3. Use No Code platforms that completely eliminate all development tasks. You don’t need developers, software tester or application managers anymore. You focus on the functionality, the logic and user experience. the No Code platform takes care of the rest.

Speed of No Code

Although Low and No Code platforms are relatively unknown for many, they are very powerful platforms that have developed rapidly. These platforms are often used for prototyping but are more that capable of delivering scalable production-grade web applications and mobile apps. The advantage is that they provide the adaptability that your digital transformation requires.

When determining the digital capabilities for application development to support your digital transformation I recommend to look into Low and No code platforms next to using Agile methodologies.

See also Sander’s post “3 reasons why digital transformation has slowed down

This blog was written by me for webbit21

21 Reasons to start with No Code

No time, no budget, no resources. There are many excuses not to start something new. However, you might miss out on a great revolution that is starting. It could mean you miss out. We have compiled a list of 21 reasons why we think you should start with No Code.

  1. Test your business idea quickly with fully functioning apps and applications rather than with just a powerpoint or mock up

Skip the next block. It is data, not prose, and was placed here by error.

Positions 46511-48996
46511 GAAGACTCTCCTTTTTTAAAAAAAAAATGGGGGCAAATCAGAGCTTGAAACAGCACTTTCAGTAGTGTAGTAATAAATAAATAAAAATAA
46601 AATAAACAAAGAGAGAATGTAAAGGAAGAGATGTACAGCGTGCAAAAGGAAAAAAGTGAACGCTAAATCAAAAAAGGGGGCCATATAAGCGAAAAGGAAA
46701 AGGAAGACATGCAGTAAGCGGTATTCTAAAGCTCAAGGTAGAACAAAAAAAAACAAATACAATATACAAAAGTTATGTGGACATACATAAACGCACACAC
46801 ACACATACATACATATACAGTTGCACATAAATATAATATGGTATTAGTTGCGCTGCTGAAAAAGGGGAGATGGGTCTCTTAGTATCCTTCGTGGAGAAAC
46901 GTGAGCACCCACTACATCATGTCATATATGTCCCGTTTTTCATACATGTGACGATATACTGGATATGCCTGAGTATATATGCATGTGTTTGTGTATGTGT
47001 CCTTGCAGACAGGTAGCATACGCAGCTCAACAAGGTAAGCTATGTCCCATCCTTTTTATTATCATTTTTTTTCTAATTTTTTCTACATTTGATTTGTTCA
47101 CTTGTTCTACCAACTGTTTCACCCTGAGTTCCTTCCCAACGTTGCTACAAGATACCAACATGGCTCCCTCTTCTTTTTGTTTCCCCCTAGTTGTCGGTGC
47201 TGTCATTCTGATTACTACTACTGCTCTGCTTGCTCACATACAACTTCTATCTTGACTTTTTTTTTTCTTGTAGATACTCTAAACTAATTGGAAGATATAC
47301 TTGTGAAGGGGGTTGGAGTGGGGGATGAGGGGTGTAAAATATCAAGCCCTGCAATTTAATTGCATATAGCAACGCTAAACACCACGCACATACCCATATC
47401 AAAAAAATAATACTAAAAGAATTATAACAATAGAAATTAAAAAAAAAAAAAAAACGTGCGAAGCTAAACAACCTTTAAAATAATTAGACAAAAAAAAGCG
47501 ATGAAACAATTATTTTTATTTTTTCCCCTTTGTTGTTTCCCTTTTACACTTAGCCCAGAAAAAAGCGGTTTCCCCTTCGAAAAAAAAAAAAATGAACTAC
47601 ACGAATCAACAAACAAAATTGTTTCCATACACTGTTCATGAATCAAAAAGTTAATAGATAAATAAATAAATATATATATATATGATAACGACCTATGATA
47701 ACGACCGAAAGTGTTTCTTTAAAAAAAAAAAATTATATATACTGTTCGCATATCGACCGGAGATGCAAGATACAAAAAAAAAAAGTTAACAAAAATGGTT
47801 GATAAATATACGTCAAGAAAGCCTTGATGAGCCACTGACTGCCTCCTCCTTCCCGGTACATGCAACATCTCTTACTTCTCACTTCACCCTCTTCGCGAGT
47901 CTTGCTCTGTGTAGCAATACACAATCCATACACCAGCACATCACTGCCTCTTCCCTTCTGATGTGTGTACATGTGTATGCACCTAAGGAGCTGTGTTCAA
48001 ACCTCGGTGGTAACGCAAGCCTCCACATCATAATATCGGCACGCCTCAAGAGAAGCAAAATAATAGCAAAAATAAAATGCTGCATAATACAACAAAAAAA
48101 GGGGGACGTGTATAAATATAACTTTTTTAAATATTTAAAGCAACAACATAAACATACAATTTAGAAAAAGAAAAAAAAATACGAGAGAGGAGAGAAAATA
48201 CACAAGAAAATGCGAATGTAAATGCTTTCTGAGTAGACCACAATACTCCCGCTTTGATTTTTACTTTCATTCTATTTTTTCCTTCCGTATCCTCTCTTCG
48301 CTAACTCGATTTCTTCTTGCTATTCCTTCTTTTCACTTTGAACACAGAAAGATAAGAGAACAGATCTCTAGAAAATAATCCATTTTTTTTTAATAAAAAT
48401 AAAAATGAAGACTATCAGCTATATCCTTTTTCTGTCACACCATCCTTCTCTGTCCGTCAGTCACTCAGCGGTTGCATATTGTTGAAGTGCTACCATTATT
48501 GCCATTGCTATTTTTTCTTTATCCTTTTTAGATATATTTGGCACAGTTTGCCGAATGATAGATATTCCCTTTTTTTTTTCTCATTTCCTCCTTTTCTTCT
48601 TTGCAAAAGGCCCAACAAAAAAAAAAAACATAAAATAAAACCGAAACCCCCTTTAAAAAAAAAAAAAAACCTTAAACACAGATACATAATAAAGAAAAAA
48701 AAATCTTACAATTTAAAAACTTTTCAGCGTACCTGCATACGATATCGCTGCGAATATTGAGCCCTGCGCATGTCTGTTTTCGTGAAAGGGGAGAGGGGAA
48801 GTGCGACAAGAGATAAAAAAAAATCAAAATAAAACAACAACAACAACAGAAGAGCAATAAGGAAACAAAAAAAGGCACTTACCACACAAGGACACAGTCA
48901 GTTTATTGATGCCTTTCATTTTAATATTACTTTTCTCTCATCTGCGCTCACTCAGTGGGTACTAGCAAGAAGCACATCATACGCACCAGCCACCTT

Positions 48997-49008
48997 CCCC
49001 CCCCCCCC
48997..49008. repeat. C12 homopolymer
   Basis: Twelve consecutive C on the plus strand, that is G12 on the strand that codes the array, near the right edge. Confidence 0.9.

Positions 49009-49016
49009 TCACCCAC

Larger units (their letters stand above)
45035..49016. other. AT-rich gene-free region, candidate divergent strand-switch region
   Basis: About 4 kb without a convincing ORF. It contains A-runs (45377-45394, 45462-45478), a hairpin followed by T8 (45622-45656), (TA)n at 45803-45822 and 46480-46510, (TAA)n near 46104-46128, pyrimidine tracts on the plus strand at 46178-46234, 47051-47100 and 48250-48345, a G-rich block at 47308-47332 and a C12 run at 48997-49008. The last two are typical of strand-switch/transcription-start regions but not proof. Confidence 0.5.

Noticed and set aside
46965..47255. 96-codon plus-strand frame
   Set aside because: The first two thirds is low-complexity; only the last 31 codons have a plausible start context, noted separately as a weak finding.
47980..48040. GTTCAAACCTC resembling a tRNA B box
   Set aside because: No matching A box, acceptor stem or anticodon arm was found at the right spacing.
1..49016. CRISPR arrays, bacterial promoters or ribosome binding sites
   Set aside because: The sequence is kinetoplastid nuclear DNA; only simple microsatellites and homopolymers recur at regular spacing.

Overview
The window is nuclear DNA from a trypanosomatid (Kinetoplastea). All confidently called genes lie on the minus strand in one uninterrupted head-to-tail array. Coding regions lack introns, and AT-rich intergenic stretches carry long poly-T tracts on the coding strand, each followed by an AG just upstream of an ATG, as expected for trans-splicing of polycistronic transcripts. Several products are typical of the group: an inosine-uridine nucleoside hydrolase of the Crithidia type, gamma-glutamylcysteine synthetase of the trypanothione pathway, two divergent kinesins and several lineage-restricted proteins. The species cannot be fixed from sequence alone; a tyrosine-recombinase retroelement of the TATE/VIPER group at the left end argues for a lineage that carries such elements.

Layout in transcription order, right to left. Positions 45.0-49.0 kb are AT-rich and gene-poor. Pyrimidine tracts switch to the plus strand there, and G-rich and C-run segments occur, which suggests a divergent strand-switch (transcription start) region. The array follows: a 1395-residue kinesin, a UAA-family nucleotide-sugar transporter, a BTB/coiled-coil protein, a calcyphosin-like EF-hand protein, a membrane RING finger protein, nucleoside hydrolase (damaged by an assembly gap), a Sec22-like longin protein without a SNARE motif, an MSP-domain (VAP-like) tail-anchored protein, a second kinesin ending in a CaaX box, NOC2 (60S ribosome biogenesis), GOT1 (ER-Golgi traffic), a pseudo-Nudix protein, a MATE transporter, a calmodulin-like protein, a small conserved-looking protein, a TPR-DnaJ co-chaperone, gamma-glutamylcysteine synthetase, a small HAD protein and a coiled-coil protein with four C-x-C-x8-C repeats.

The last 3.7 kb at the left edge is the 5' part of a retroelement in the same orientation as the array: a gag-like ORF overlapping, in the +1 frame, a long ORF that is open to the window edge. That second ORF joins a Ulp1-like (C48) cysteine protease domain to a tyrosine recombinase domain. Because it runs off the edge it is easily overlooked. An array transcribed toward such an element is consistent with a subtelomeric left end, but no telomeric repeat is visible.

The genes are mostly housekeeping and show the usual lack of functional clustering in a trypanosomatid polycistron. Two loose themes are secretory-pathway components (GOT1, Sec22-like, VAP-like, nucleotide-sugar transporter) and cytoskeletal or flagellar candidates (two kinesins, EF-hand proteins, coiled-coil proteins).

2. You can spend way more time with your customers
  3. You spend time on delivering value fast
  4. Your customers can see new functionality directly
  5. You can impress users by delivering new functionality all day long… until your inspiration runs out
  6. You can redo your app / application entirely and still be faster than normal projects when you discover that it did not work
  7. You can scale up much quicker and reliably
  8. Save time and money on development costs
  9. You don’t have to rely on developers
  10. You don’t need project managers
  11. You spend no time on fixing technology bugs
  12. You spend no time on technical tests because security and performance was part of the design
  13. You spend less time on maintenance of apps / applications
  14. You don’t need to spend many many hours to learn to program software and master infrastructure
  15. Get satisfaction from creating a new app / application yourself within hours or days
  16. Learn something new without spending 10.000 hours
  17. Meet new people
  18. Be part of something new
  19. You are fed up with having to fix that magic excel sheet you created years ago
  20. You are fed up with people with great ideas being limited because they don’t get the funding or resources assigned
  21. You are on a tight budget